Working at his new job Syril Karn gets called to appear before Dedra Meero for questioning about what happened on Morlana One. Syril relishes getting asked by Meero as he is given a chance to show his love for law and order and lays some pretty obvious hints that he would love to join the Empire as a valuable asset, but Meero shoots him down. Just because you want something and would do anything for it doesn’t mean you’d be good at it. Karn must prove he can do the job before being considered. He boasted about one successful capture, but one right doesn’t clear the numerous wrongs.

It’s no secret there are massive nods to THX 1138 in Narkina 5. The Imperial facility is stark white, with officers (police) all over the place, just waiting for someone to step out of line. Andy Serkis appears as Kino Loy, the boss prisoner of Cassian’s sector. His time in prison is nearly up, and he’s not about to let a noob ruin it for him. For those who watched Squid Game, there are hints of that series, too, as the prison is divided into teams, and whatever team performs the best (assembling parts for some Imperial machinery) gets rewarded while the others get punished. Also, the cloning facility on Kamino came to mind. Everything is the same. You dress the same, act the same, eat the same, and drink the same. No thinking allowed.

Cassian’s name now is Keef Girgo, which is a little too close to Greef Karga. C’mon, Lucasfilm, use a name generator if you’re not going to try. Next, Melshi appears on Cassian’s team. You all remember Melshi from the Scarif battle in Rogue One. Cassian gives him a nod like, I’ll see you later. In parts of this episode, Cassian looks shell-shocked. Which makes complete sense. He was arrested and jailed for six years for casually walking by a Shoretrooper.

On Ferrix, Bix and Brasso check on Maarva. Fiona Shaw should be nominated for an Emmy for her role in portraying Maarva. She is an absolute legend. Around the corner, Vel and Cinta are on Ferrix to eliminate Cassian, but Vel gets cold feet again. Bix eventually makes her way to Paak to use the communicator, but Luthen doesn’t answer as Kleya suggests he shut down the connection as the Empire closes in around them. Ferrix is now occupied by the Empire and captures Paak and Bix for interrogation. One scene really confused me during the interrogation, Meero said she wanted Bix to see Paak beat up to know what’s coming, but when she’s brought in, she scolds the officer for bringing her in too soon. Maybe I missed something.

Scenes like the ones with Stellan Skarsgård and Forest Whitaker are things that should be only witnessed once every 86 years because they need to be savored and put away in a jar wrapped in bubble wrap. Their chemistry makes water it’s so undeniably perfect. It’s scenes like that that make you forget you’re watching acting. It looks so darn real. Absolute, 100% brilliant acting by both actors. Thank you, and goodnight.

Outside Saw’s cave stands Benthic Two Tubes and a confiscated X-wing fighter. Luthen has different hair again. It looks like Stellan’s natural hair, finally. During their conversation, Luthen mentions a guy named Anto Kreegyr, apparently, a Separatist meathead that Saw wants nothing to do with. Saw then lists about a dozen other rebel factions, which he claims are all lost and have no idea what they’re fighting for. The list: Maya Pei is a Neo republican. The Ghorman Front, The Partisan Alliance, Sectorists, Human Cultists, and the Galaxy Partitionists.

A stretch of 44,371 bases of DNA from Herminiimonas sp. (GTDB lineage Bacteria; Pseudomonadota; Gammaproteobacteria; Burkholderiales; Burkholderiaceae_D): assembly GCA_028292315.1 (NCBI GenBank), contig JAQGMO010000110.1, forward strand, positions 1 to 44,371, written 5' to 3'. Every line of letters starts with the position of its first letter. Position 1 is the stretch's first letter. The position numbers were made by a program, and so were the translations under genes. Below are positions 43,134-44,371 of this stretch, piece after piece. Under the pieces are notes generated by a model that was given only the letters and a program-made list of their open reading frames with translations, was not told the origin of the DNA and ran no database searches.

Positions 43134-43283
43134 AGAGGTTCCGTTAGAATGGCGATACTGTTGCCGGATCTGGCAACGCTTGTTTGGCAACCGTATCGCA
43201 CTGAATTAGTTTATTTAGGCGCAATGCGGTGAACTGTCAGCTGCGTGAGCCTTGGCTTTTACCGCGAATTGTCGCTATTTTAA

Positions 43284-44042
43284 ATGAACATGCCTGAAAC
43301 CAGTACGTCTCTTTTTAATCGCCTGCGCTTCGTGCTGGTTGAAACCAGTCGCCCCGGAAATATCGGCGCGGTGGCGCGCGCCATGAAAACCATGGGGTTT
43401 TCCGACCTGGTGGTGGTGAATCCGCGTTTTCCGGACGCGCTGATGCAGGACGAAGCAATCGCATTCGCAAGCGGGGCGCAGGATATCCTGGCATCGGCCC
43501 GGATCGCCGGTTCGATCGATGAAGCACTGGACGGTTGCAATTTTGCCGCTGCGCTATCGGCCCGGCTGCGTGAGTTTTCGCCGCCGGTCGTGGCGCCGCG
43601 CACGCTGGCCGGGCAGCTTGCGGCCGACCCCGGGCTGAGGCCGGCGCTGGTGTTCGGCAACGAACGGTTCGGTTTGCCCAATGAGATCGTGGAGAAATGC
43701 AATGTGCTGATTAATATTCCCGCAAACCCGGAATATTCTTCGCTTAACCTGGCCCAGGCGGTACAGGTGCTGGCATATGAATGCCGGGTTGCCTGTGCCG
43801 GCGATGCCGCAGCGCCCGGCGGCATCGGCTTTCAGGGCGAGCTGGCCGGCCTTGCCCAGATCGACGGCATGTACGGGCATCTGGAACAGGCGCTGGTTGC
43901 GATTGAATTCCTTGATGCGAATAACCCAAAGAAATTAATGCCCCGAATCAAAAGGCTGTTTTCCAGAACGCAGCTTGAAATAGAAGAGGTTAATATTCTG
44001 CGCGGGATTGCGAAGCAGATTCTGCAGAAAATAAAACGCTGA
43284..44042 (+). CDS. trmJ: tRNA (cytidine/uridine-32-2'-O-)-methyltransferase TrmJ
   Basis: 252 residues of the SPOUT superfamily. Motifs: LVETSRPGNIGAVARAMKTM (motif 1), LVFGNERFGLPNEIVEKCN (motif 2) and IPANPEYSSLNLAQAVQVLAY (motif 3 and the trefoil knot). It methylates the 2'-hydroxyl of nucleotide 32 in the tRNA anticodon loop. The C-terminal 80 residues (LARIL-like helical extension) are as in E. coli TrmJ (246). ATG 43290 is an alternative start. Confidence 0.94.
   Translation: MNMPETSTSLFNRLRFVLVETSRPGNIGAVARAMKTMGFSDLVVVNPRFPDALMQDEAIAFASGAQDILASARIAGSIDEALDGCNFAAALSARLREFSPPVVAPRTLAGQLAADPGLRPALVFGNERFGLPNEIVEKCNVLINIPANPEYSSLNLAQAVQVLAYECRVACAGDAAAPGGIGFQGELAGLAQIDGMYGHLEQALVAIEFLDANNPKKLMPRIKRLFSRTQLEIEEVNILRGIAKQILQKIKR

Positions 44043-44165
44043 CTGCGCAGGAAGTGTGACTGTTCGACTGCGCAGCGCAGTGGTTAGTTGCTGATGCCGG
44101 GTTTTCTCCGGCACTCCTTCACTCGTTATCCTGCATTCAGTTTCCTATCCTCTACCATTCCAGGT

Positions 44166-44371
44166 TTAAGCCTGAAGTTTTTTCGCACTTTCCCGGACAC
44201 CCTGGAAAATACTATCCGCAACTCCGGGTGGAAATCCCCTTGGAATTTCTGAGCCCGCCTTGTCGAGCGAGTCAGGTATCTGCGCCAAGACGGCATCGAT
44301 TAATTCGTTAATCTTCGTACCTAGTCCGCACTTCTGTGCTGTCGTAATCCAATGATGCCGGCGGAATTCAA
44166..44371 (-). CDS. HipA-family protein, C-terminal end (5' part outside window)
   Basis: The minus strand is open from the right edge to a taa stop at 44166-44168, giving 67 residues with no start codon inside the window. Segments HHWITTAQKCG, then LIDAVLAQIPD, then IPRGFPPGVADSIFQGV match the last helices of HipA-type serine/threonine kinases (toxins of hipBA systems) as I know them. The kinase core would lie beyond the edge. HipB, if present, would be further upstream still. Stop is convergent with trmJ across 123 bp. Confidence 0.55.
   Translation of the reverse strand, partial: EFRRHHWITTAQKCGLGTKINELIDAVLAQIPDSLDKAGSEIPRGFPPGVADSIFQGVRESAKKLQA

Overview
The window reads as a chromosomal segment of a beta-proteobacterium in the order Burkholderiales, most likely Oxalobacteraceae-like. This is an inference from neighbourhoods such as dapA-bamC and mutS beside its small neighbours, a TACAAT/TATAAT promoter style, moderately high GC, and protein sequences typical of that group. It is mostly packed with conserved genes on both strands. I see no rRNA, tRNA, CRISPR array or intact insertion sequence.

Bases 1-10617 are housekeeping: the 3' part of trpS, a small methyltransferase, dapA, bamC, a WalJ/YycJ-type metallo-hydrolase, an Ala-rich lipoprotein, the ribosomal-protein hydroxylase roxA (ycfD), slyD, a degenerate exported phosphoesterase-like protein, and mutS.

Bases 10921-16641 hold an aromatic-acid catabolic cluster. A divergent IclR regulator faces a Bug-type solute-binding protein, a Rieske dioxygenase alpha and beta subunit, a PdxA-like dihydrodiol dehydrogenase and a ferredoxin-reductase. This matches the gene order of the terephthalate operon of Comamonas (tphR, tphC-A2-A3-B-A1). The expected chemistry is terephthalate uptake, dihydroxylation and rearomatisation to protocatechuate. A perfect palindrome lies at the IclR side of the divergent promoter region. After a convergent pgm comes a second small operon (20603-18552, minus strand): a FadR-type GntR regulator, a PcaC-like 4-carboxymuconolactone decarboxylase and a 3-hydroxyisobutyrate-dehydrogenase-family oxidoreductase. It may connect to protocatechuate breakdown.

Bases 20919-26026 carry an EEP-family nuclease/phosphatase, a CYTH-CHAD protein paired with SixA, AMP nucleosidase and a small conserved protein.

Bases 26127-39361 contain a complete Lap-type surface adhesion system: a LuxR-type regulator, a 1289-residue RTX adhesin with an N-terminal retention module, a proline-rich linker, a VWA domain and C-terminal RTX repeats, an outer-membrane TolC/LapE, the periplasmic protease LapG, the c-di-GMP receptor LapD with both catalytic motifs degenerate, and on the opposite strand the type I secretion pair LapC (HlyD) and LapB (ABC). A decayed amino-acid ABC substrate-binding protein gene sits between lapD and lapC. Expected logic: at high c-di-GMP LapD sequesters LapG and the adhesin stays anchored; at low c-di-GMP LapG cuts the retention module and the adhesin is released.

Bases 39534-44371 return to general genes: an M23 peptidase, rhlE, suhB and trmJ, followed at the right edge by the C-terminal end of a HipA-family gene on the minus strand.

Lastly, Beau Willimon wrote this episode, and he also wrote several episodes of one of my favorite series, House of Cards. Finally, Narkina 5 was brilliant as we entered the last 3-episode arc of Andor.

Becca Benjamin

The latest episode of Andor, episode 8: Narkina 5, is a dystopian prison of mind, body, and soul. And not just for Cassian Andor, but all of the characters. No one is immune from the cost of ‘choice.’

Star Wars has always been about choices during a moment of ‘change’ or crisis. And ultimately, the cost or consequence of said choice. But Andor is ‘really’ focusing on the complexities and gravitas of choice, change, and cost/culmination, and it’s superb!

On top of that, Tony Gilroy infused some THX 1138 vibes through motifs and parallels. So much so that George Lucas would be proud. In addition to paying homage to the original Jedi Master of Star Wars, Gilroy pays his respects to the Sequel Trilogy by bringing back Supreme Leader Snoke, Andy Serkis, but as prison floor supervisor (Shift Manager) named Kino Loy. But, as Chirrut Imwe once said, “There is more than one sort of prison, Captain.” 

Prison. This entire episode is all about being imprisoned in one way or another. You see, it’s all about choices. Every choice we make makes way for change, but at what cost? That’s the ‘real’ question for all those involved, the Empire and the budding Rebellion. What are ‘they’ willing to pay for their so-called ‘victory’ or ‘peace?’ And is it worth it in the end?

Perhaps Jyn Erso says it best; “What chance do we have? The question is, what choice? Run, hide, plead for mercy, scatter your forces. You give way to an enemy this evil with this much power, and you condemn the galaxy to an eternity of submission. The time to fight is now!”

Mark Newbold and Mark Mulcaster discuss episode 8 on Making Tracks Reaction Chats.

Coming soon to Fantha Tracks Radio

Brian Cameron and Andrew Walker discuss episode 8 on Good Morning Tatooine.